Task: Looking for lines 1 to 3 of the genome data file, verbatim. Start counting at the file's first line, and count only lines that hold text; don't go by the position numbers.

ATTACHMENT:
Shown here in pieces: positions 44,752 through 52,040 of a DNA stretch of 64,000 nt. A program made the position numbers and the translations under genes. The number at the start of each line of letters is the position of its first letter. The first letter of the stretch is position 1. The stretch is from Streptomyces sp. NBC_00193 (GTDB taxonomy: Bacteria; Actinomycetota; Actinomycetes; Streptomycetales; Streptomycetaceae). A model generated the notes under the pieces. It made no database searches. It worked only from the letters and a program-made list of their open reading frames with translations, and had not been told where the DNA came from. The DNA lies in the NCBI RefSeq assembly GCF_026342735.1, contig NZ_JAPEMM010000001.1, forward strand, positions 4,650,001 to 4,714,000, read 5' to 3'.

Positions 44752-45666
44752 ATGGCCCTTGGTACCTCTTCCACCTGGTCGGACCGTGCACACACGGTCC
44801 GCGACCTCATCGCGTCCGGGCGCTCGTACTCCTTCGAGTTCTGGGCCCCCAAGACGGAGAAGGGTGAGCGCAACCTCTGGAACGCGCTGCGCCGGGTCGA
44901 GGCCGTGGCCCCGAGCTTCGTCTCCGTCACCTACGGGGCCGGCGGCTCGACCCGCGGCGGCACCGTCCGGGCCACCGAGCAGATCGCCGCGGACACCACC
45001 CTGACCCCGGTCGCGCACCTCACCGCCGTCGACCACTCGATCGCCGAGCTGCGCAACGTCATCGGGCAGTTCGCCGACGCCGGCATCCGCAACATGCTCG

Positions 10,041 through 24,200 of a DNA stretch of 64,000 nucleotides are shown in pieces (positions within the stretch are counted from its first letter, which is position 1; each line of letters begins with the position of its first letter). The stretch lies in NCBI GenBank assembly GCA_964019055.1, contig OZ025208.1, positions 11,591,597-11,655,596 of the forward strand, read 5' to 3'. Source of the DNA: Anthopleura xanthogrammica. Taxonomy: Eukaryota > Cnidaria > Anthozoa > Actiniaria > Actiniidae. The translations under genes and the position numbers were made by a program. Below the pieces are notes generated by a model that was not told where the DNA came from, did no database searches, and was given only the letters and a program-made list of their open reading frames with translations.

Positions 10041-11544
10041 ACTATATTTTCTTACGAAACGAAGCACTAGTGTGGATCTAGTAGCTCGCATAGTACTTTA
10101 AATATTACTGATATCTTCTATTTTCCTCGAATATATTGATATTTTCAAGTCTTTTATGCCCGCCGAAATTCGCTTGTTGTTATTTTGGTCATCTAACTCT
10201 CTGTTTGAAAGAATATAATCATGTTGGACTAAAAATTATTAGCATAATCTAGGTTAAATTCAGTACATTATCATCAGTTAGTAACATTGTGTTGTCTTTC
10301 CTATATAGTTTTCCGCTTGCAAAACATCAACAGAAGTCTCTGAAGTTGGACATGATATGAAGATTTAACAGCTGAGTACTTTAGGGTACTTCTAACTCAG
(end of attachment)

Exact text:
Shown here in pieces: positions 44,752 through 52,040 of a DNA stretch of 64,000 nt. A program made the position numbers and the translations under genes. The number at the start of each line of letters is the position of its first letter. The first letter of the stretch is position 1. The stretch is from Streptomyces sp. NBC_00193 (GTDB taxonomy: Bacteria; Actinomycetota; Actinomycetes; Streptomycetales; Streptomycetaceae). A model generated the notes under the pieces. It made no database searches. It worked only from the letters and a program-made list of their open reading frames with translations, and had not been told where the DNA came from. The DNA lies in the NCBI RefSeq assembly GCF_026342735.1, contig NZ_JAPEMM010000001.1, forward strand, positions 4,650,001 to 4,714,000, read 5' to 3'.

Positions 44752-45666
44752 ATGGCCCTTGGTACCTCTTCCACCTGGTCGGACCGTGCACACACGGTCC